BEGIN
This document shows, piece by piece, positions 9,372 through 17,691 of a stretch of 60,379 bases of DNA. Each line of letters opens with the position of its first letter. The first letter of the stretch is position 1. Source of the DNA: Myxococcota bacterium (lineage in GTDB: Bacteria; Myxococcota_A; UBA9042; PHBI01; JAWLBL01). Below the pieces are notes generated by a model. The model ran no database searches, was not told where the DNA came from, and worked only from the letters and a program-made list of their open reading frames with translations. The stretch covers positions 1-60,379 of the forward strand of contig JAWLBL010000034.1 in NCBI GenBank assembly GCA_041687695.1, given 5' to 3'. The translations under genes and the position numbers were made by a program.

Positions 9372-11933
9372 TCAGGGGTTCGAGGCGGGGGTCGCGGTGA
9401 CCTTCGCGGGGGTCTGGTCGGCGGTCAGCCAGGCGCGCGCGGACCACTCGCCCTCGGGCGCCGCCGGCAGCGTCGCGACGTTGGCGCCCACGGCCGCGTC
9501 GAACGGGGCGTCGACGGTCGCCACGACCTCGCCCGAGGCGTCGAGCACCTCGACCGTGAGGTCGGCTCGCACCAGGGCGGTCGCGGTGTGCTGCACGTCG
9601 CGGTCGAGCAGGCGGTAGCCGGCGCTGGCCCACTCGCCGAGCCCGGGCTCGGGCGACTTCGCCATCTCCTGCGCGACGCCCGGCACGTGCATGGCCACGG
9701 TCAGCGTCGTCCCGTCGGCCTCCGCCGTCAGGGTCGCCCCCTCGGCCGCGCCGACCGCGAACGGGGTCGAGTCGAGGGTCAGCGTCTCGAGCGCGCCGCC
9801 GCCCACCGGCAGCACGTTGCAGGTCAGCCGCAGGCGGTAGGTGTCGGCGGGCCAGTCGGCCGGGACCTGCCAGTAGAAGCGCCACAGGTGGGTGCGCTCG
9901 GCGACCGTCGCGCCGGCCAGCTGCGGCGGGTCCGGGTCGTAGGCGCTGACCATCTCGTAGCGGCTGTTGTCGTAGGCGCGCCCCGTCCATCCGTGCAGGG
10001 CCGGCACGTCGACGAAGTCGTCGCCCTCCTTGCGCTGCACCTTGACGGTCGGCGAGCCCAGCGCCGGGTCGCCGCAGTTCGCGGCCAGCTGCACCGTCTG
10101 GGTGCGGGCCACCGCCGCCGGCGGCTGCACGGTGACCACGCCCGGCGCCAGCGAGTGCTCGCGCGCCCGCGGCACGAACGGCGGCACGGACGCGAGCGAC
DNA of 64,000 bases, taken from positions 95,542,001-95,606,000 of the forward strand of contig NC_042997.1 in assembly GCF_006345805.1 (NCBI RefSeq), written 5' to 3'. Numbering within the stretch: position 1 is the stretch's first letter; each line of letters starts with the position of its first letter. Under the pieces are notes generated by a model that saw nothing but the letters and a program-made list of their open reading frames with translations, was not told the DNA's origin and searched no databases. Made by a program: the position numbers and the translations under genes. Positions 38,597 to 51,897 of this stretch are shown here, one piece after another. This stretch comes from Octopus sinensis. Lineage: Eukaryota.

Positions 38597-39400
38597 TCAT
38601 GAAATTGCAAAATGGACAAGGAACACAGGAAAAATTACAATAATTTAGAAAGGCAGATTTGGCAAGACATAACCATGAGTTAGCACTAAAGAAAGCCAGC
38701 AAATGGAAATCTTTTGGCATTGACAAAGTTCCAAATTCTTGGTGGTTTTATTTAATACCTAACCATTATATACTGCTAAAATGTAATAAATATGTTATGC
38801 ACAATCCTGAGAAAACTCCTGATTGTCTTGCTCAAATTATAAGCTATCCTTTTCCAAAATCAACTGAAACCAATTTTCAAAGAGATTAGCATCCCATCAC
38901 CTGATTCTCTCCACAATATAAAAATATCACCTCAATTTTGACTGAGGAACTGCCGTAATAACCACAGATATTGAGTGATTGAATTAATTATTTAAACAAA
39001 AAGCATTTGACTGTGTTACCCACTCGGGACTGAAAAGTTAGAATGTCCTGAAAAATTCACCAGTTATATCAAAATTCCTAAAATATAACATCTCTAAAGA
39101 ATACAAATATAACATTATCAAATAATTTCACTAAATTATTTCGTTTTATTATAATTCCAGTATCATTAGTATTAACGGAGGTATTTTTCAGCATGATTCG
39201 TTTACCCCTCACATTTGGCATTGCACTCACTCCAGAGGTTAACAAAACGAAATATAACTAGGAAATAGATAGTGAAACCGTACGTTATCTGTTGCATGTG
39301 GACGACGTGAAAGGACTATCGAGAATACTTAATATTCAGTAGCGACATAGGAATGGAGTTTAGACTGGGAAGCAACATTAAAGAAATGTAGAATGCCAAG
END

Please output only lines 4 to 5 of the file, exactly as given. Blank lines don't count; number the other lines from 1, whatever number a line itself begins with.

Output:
9401 CCTTCGCGGGGGTCTGGTCGGCGGTCAGCCAGGCGCGCGCGGACCACTCGCCCTCGGGCGCCGCCGGCAGCGTCGCGACGTTGGCGCCCACGGCCGCGTC
9501 GAACGGGGCGTCGACGGTCGCCACGACCTCGCCCGAGGCGTCGAGCACCTCGACCGTGAGGTCGGCTCGCACCAGGGCGGTCGCGGTGTGCTGCACGTCG